As many members of our industry already know, district energy systems are a renewable, low-carbon way to heat buildings – and even entire cities. Cold countries like Norway and Finland in particular have seen success using these systems. But despite Canada’s abundance of forests and renewable resources, we still rely heavily on natural gas to heat our buildings.
The good news is, some municipalities are starting to recognize the importance of transitioning to a renewable, sustainable way of heating and the role district energy can play. Prince George, B.C., has been leading the way in this field. The city began operating a district energy system, the Downtown Renewable Energy System, in 2012, using wood waste from nearby Lakeland Mills. It provides hot water heating to 11 municipal and provincial buildings – and it’s expanding.
For those critics who think that district energy systems won’t be able to handle Canada’s extremely cold temperatures, think again. In January 2020, the system successfully operated during a record-breaking cold-snap, at -42 C, William Wedel, utilities manager for the City of Prince George, told me. And he believes that we are starting to see a change when it comes to Canada’s approach to waste management and district energy systems that use renewable fuel sources.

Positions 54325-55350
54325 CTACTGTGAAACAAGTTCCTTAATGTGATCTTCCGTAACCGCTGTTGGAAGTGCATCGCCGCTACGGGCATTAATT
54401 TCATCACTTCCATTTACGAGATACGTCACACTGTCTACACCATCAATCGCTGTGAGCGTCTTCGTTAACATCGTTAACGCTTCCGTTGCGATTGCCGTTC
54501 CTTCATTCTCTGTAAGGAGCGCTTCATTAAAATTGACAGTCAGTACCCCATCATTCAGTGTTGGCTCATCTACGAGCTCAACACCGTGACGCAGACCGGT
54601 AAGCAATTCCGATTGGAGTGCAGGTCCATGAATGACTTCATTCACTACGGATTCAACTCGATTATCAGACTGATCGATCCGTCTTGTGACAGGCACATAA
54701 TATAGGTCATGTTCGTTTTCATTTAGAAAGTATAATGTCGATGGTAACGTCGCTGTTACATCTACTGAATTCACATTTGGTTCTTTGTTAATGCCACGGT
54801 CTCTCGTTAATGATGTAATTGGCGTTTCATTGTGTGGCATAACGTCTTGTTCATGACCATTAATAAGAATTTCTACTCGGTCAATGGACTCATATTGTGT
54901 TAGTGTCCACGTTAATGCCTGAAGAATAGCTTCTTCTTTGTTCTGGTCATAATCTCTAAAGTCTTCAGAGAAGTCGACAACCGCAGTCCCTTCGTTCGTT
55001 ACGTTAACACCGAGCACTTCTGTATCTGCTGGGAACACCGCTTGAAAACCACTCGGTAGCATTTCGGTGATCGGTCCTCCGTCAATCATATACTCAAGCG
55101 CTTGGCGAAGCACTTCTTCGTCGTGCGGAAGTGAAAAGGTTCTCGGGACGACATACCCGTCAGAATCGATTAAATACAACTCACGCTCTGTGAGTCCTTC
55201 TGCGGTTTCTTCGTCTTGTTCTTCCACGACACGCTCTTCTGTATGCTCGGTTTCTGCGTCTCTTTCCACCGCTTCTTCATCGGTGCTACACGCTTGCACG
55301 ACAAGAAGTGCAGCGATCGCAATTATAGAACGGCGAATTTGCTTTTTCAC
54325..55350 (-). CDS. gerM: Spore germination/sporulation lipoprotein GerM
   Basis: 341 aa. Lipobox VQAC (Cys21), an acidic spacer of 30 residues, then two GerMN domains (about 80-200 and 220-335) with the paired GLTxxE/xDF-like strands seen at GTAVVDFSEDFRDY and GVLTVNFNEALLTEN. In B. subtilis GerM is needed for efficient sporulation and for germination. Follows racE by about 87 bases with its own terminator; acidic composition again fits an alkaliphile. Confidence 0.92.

Other cities in B.C., including Williams Lake and Quesnel, are starting to see the potential of district energy. These systems are optimal for locations that have mills or forestry resources nearby, and with so many sawmills shutting down in the past year, they present an opportunity to offset job losses and boost local economies.